Donald Trump Faces Criminal Accusations During the Jan. 6 Hearings


Anthony Abrahan

As the Congressional Committee’s Jan. 6 hearings come to a pause, Trump faces new criminal accusations.

Charged with wire fraud, witness tampering, seditious conspiracy and corruptly trying to stop an official proceeding of Congress, former United States president Donald Trump currently faces criminal accusations from the riots at Capitol Hill earlier this year. What was initially a rally became a storming of the Capitol. The Congressional Committee, although unable to press charges, has magnified the pressure on the Justice Department to enact change. After testimonies from 20 new witnesses and new video and audio recordings, the committee has produced an ongoing public record of the televised hearings to serve as history.

Witness testimony from Stephen Ayres aided in building the seditious conspiracy case. As part of the group who illegally entered the Capitol, his statement provided insight into how Trump’s tweets affected his supporters’ actions: “I was hanging on to every word he was saying.” The emphasis on Trump’s tweets and their implications came up many times during these hearings, concluding with the committee finding him guilty of seditious conspiracy.

“I definitely think Trump encouraged people to raid Capitol Hill, he knew what he was doing and he never once tried to stop them until he had to. Even when telling them to go home, he still said he loved them, and that’s just not the right thing to do after these people violently stormed the capitol,” junior Gabriella Reguera said.

Another significant testimony was that of former White House aide Cassidy Hutchinson. Hutchinson explained the warnings Trump was given, which suggested the possibility of violence at his Jan. 6 rally. In her testimony, she recounts Pat Cipollone’s warning to Trump: “We’re going to get charged with every crime imaginable if we make that movement happen.”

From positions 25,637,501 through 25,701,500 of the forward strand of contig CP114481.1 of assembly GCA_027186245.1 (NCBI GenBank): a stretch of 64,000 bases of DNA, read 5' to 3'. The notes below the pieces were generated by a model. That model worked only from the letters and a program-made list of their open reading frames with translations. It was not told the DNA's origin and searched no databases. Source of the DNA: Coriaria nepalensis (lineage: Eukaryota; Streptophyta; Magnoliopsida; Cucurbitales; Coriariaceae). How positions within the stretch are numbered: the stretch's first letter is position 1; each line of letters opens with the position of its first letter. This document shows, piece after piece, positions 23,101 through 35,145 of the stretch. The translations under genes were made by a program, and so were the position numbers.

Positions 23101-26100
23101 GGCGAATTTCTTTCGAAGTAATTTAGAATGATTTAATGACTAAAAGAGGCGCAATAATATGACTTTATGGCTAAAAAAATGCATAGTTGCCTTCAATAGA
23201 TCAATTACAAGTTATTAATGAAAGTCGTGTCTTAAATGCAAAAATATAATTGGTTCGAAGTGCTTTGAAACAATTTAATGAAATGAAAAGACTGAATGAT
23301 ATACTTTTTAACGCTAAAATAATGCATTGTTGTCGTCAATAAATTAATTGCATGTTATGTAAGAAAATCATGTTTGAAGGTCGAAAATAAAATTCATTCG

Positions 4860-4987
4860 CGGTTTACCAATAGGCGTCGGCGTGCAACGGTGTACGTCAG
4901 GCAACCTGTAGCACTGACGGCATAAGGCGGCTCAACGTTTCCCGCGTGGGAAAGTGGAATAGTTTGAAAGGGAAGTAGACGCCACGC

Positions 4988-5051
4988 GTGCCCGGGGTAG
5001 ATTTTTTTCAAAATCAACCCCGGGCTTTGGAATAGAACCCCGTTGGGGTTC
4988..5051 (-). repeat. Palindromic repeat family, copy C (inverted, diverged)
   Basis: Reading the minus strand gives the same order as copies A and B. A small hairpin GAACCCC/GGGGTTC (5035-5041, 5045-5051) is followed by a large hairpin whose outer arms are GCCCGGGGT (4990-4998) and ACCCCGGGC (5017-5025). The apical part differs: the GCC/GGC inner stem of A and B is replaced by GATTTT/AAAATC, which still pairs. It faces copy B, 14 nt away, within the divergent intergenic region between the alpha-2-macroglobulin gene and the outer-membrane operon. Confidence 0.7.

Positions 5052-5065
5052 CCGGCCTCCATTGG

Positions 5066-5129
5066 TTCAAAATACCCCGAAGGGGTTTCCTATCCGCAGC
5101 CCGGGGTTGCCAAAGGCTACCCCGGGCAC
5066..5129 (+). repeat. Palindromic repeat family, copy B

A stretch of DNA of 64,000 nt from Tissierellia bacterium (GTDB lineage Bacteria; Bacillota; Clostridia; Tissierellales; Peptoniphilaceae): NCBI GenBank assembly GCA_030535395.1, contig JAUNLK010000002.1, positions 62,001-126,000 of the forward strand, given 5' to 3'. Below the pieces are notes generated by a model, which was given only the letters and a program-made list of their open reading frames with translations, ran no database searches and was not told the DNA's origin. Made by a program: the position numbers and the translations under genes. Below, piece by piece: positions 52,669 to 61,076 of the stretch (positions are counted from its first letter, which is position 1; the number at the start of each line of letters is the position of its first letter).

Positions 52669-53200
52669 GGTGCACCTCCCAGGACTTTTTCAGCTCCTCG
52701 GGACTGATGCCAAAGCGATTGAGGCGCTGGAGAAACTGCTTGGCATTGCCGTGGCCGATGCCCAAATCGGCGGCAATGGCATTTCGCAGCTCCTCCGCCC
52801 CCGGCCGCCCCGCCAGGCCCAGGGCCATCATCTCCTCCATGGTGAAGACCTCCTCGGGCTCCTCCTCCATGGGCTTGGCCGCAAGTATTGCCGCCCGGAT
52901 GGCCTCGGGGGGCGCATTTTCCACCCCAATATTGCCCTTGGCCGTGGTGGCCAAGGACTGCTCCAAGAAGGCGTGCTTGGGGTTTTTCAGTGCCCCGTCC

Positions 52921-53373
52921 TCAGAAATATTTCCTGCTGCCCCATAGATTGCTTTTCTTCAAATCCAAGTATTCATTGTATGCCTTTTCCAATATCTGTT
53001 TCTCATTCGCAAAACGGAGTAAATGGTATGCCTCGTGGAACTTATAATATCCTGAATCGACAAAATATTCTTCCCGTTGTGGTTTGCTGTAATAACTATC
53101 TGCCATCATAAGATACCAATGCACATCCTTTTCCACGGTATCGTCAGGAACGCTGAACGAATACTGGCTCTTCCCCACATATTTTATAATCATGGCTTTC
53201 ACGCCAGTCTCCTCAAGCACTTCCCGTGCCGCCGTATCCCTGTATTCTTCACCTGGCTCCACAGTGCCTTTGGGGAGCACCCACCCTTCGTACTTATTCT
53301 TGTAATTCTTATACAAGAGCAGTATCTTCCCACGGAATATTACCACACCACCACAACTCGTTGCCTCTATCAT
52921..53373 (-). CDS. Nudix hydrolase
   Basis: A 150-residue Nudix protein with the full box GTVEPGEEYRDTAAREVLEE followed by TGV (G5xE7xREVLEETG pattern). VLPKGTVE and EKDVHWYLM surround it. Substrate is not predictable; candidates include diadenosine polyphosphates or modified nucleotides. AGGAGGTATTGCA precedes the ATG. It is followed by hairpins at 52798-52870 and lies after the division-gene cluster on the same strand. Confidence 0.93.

“He’s a selfish capitalistic man who thought of his campaign and keeping his supporters in a time when entirely different thoughts and actions were needed,” junior Katelyn Mesa said. 

The assembled evidence is hoped to not only create a historical record documenting the magnitude of the incident but also, as Republican Rep. Liz Cheney states, to convince voters Trump should not be allowed to run for office in the 2024 election. Aside from attempting to sway public opinion, the committee’s options include a third impeachment or putting the 14th amendment into effect, attempting to disqualify Trump from office.

“Personally, I would love to see these hearings affect Trump from running again. Someone willing to encourage the behavior of the capitol rioters should not be allowed to become the president again. He definitely added fuel to the fire and that shouldn’t be looked past,” junior Anabelle Gonzalez said.

Post-hearings, Trump took to his social media platform, Truth Social, to share his thoughts with his followers, writing “I had an election rigged and stolen from me, and our country.” Trump remains firm in his stance against these allegations.

While this does not mean the former president will be charged with these crimes, it has created a public demand for the Justice Department to take action. These hearings gathered millions of American viewers and public attention. They are expected to resume in September and conclude shortly after.